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Cycling deaths have gone up...

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Cycling deaths have gone up...

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Old 03-13-18, 05:56 PM
  #51  
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Originally Posted by no motor? View Post
Police "judgement" versus Law
is how that played out here. It was like some Faulkner story with all the interwoven storylines involving southern mores.
Yes, that was quite a story that occurred 6 years ago.
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Old 03-13-18, 09:35 PM
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Do you really think that the same authorities that have taken children for walking a mile unsupervised and had CPS investigate for child neglect are going to be all happy happy joy joy about those same kids traveling that same mile by bike?
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Old 03-14-18, 08:36 AM
  #53  
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Originally Posted by rachel120 View Post
Do you really think that the same authorities that have taken children for walking a mile unsupervised and had CPS investigate for child neglect are going to be all happy happy joy joy about those same kids traveling that same mile by bike?
Anyone is entitled to be fearful fearful worried worried as much as he/she desires when speculating about what might happen to somebody, somewhere, or chooses to extrapolate from an isolated negative incident into something far more pervasive to be fearful about.
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Old 03-14-18, 08:54 AM
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You asked for ANY, you got ANY.

ESSA, aka re-authorization of ESEA

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Old 03-14-18, 09:35 AM
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This is the big one. It's not the only one, it's just the one where the family went to the media to try and stop what was happening.

https://www.cnn.com/2015/04/13/livin...ain/index.html
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Old 03-14-18, 10:07 AM
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Originally Posted by rachel120 View Post
This is the big one. It's not the only one, it's just the one where the family went to the media to try and stop what was happening.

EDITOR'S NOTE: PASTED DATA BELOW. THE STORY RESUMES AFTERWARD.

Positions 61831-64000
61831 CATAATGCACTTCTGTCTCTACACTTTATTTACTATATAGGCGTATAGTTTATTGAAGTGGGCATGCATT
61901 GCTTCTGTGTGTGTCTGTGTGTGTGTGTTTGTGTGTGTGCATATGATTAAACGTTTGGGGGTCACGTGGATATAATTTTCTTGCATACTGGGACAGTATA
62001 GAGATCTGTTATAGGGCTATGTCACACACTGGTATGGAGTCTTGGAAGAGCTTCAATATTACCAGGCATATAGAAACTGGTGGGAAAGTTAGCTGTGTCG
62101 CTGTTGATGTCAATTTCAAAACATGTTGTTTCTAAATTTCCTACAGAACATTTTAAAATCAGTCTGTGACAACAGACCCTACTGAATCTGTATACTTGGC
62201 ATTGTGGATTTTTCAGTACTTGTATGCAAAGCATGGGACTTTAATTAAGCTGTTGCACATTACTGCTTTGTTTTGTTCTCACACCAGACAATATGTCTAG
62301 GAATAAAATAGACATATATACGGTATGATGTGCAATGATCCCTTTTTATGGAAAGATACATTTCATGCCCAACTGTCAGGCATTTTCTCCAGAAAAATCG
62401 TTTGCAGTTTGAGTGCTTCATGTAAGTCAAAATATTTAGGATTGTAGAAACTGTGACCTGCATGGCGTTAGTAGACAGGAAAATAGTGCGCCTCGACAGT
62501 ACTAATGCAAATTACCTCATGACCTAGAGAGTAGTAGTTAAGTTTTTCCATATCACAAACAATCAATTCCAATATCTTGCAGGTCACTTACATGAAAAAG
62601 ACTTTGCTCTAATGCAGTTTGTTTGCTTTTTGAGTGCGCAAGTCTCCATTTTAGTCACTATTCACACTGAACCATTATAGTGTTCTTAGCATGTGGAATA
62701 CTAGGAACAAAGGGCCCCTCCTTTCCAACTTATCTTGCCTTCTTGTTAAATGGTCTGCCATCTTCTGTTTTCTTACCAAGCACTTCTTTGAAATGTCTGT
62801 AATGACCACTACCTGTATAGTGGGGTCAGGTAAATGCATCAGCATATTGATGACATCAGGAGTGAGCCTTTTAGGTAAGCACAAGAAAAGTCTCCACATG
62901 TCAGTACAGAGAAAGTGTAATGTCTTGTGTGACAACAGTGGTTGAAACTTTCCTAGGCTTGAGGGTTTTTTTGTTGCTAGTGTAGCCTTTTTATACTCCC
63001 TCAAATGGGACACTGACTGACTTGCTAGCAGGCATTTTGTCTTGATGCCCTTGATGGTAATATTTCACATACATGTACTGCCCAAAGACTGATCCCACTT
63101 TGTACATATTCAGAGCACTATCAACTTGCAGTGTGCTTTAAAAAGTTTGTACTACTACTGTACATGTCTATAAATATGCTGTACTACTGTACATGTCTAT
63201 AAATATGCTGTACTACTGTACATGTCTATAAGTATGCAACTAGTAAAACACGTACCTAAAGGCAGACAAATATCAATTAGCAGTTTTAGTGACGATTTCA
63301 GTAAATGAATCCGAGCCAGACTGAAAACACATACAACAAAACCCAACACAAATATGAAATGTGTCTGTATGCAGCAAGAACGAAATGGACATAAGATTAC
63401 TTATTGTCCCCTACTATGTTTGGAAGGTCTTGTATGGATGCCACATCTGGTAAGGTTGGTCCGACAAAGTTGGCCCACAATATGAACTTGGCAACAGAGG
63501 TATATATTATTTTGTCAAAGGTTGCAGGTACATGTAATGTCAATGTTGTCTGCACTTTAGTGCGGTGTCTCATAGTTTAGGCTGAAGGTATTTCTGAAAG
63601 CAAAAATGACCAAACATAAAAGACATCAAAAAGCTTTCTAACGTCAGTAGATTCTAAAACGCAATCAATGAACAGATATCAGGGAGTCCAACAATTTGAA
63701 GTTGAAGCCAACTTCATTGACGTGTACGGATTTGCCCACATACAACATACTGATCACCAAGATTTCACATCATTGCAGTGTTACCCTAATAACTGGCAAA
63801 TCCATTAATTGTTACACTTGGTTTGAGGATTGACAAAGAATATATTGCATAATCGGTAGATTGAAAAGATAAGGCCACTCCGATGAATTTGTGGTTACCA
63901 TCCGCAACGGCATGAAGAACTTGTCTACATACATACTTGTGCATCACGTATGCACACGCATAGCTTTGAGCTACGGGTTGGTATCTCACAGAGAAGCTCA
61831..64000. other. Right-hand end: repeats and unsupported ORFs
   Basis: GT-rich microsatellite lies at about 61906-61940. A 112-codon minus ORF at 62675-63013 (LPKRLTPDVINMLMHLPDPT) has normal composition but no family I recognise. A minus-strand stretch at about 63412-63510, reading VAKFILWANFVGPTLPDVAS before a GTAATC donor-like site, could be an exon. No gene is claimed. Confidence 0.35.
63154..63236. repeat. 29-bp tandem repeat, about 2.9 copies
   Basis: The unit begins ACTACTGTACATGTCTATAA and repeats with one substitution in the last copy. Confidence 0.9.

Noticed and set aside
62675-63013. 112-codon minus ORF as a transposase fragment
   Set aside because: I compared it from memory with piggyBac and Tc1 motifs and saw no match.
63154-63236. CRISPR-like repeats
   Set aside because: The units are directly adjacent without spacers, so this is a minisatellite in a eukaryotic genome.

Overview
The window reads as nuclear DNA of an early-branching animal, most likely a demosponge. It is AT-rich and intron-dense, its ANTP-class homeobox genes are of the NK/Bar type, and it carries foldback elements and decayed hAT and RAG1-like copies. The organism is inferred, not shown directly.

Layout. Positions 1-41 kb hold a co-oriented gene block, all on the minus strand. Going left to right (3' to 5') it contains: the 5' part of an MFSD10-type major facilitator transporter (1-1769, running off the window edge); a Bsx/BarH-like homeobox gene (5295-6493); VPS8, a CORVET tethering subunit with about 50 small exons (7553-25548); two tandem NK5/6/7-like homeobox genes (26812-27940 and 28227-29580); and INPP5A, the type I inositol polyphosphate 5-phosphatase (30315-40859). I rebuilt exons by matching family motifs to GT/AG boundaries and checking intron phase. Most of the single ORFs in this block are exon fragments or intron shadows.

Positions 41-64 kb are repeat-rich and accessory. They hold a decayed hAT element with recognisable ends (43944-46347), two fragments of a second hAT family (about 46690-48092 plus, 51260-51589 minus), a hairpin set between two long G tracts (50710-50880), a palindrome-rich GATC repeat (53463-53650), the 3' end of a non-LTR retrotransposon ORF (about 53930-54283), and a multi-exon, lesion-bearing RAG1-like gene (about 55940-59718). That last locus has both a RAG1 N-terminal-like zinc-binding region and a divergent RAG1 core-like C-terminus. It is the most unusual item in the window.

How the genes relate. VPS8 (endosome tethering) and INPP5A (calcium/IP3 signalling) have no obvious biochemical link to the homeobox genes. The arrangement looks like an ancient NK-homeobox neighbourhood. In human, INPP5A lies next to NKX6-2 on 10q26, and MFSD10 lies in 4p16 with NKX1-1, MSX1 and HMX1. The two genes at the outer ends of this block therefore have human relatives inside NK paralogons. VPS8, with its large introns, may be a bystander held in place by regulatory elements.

https://www.cnn.com/2015/04/13/livin...ain/index.html
Outrageous. When I was 10 I had a paper route so I was on my own riding about a 3 mile route all over town, every day except Sunday. Not to mention that I also walked to school and back (a little over 1/2 mile one way) every day unless the weather was bad. Of course it was 1981 and we lived in a small town, but have your kids do that now and CPS will try to take them away from you.

And that's not even including how, on some weekends, I would walk about a mile down the railroad tracks to an old stone railroad bridge and walk around in the woods along the creek. I think we knew that the trains didn't run on the weekends but we had enough common sense to get off the tracks if we heard a train.
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Old 03-14-18, 11:09 AM
  #57  
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Originally Posted by rachel120 View Post
This is the big one. It's not the only one, it's just the one where the family went to the media to try and stop what was happening.

https://www.cnn.com/2015/04/13/livin...ain/index.html
Again, another years old incident report with nothing about bicycling, young bicyclists or anything else related to the topic of this thread.
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Old 03-14-18, 11:40 AM
  #58  
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Why are you in such denial that the laws have been strengthened in a way that supports today's helicopter parenting with over-scheduled kids? Why don't you see that letting your kids go off and be kids is now considered neglectful since anything can happen to them if an adult's eyes are not on them at all times? I could bring up article after article, including one where CPS told a woman she was neglectful for closing her baby's door when he was napping since she wasn't watching him, but somehow I don't think you would accept any of it.

Bottom line, yesterday's latchkey kids remember the trouble they got into when left alone and have gone the opposite extreme. Reinforced by the Mommy Wars and by the number of latchkey kids that pined for the greener grass of parents being around and the news going for shock value and giving the perception that the world is more dangerous than ever for kids, they've pushed laws through that are supposed to "protect" children that have ended up being over-protective. Then mix in the culture change as well, and those that are to interpret the laws are very, very likely to be helicopter parents themselves and think that less supervision is wrong.

You want proof? Go to your city park and look at the playground equipment. Kids have to be super protected, so playgrounds have been modified to the point of ridiculousness that prevent possible injuries by making the slides so low they aren't really slides and the swings can't go high up in the air to be jumped off of.